Maspin is a serine protease inhibitor with anti-tumor activity, including inhibition of tumor growth, angiogenesis, invasion, motility, and metastasis. Normal mammary and prostate cells express maspin at high levels. In contrast, breast and prostate cancer tissue samples and cell lines exhibit reduced or no expression of the maspin transcript. Previously we have demonstrated that introduction of an intact chromosome 18 into the bone-derived metastatic prostate cancer cell line, PC-3, resulted in reduced in vitro growth and in vivo metastatic potential. The goal of this study was to determine whether maspin is the tumor/metastasis suppressor on chromosome 18 responsible for this phenotype. To investigate whether maspin, when produced at endogenous levels, is capable of inhibiting metastasis to bone we transfected a bacterial artificial chromosome (BAC) genomic clone containing the maspin gene into PC-3 cells that aggressively metastasize to bone in an animal model. The BAC transfected PC-3 cells exhibited an in vitro phenotype consistent with maspin acting as a tumor suppressor. Analysis of the PC-3 maspin transfectants in an in vivo bone metastasis assay resulted in significant reduction of the number and severity of skeletal metastasis, compared with parental PC-3 cells. However, maspin had no effect on the ability of PC-3 cells to metastasize to extra-skeletal sites in this model. These results indicate that maspin expression likely plays a role in reducing the tumor cell's ability to seed to bone or in inhibition of growth in the bone microenvironment. However, it does not affect the ability to metastasize to distant sites.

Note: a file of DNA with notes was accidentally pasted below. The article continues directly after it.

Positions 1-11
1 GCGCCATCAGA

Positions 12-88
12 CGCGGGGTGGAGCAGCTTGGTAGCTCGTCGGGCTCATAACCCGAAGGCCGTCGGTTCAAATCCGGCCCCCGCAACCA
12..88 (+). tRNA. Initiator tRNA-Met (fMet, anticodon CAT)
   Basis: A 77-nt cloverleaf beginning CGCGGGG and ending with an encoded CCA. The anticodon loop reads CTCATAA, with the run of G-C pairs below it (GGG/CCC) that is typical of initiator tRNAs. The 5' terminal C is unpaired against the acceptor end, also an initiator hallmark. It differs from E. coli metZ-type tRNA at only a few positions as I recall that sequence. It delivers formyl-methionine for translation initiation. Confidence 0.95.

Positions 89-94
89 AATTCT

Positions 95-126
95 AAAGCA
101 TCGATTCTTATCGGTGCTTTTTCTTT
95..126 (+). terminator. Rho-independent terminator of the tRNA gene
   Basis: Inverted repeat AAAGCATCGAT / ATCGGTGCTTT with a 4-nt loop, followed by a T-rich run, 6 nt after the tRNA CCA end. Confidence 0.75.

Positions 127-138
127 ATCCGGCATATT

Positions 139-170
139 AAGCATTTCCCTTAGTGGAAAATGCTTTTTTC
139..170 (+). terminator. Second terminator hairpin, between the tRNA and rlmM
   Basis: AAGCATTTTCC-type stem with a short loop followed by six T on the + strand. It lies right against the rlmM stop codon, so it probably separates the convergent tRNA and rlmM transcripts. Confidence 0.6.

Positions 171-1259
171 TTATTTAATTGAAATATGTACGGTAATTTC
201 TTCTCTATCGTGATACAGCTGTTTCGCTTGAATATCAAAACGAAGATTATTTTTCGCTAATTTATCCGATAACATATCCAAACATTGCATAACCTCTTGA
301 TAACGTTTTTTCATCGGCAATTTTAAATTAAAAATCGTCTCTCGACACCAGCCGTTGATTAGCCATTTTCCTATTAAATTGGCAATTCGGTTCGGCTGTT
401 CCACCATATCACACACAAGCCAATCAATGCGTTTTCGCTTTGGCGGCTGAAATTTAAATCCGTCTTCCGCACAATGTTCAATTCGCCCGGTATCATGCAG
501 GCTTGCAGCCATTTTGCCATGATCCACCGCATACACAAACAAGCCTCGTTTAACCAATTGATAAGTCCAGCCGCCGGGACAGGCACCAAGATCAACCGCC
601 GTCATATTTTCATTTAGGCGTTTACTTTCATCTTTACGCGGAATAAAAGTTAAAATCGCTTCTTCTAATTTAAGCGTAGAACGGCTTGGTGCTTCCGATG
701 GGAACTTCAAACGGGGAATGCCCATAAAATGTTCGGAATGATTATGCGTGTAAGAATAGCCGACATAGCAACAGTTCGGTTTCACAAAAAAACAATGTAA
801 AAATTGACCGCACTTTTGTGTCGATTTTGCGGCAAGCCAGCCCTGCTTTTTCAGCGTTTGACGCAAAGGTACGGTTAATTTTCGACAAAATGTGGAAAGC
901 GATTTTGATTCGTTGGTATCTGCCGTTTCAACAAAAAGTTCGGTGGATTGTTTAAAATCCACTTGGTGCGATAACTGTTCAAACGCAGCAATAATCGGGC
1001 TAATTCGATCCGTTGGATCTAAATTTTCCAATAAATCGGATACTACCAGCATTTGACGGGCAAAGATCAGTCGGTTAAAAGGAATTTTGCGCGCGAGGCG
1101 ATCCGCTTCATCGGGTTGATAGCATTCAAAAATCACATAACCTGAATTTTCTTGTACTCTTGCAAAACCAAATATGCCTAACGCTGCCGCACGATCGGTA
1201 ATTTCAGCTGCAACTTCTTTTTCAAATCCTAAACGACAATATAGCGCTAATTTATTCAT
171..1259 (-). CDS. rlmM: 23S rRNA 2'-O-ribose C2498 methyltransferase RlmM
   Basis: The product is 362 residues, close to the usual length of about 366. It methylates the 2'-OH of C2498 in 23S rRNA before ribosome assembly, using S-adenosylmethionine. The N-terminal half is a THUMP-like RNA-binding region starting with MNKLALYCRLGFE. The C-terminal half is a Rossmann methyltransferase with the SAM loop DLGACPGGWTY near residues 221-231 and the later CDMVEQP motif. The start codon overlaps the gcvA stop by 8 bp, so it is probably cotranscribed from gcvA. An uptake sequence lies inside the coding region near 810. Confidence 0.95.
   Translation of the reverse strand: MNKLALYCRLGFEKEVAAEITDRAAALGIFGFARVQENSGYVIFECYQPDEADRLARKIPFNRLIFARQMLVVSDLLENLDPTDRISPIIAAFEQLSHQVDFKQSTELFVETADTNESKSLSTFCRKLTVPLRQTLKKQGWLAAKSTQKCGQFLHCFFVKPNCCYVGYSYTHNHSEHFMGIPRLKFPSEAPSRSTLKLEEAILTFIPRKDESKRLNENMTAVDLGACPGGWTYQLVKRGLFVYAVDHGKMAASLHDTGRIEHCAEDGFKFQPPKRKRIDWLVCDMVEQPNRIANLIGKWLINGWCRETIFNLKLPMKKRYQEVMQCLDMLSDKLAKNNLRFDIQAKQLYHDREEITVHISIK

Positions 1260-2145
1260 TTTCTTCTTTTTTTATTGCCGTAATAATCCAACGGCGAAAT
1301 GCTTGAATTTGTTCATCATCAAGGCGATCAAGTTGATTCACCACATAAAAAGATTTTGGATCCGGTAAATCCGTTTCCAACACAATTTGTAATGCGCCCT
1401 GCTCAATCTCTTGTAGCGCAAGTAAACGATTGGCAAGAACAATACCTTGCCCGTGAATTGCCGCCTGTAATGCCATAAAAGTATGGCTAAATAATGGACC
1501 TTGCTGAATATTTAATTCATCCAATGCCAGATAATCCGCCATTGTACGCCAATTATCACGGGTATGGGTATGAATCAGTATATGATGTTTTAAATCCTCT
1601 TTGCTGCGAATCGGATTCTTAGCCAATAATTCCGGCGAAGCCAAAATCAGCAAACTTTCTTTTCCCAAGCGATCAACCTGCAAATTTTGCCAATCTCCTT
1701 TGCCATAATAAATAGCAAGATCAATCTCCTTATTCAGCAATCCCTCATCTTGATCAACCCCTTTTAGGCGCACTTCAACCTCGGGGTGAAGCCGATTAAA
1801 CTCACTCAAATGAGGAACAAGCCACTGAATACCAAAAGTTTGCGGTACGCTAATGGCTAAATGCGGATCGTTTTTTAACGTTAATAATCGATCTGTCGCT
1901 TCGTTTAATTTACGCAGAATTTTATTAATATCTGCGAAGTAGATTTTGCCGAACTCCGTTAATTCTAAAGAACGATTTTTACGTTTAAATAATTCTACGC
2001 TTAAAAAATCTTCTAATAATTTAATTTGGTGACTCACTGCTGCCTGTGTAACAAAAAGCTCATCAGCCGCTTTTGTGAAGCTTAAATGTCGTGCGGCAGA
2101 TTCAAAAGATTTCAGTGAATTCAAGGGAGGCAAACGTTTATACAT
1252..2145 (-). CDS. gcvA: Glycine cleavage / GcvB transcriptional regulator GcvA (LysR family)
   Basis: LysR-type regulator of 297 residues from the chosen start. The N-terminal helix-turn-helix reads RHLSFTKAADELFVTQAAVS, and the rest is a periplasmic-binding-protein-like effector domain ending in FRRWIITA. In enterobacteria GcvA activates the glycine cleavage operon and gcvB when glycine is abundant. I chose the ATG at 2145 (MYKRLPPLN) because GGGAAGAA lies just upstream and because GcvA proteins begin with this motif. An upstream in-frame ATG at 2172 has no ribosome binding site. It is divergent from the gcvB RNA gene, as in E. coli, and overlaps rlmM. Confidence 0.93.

|Original language||English (US)|
|Number of pages||7|
|Journal||Urologic Oncology: Seminars and Original Investigations|
|State||Published - Nov 1 2008|
- Bone metastases
- Chromosome 18
ASJC Scopus subject areas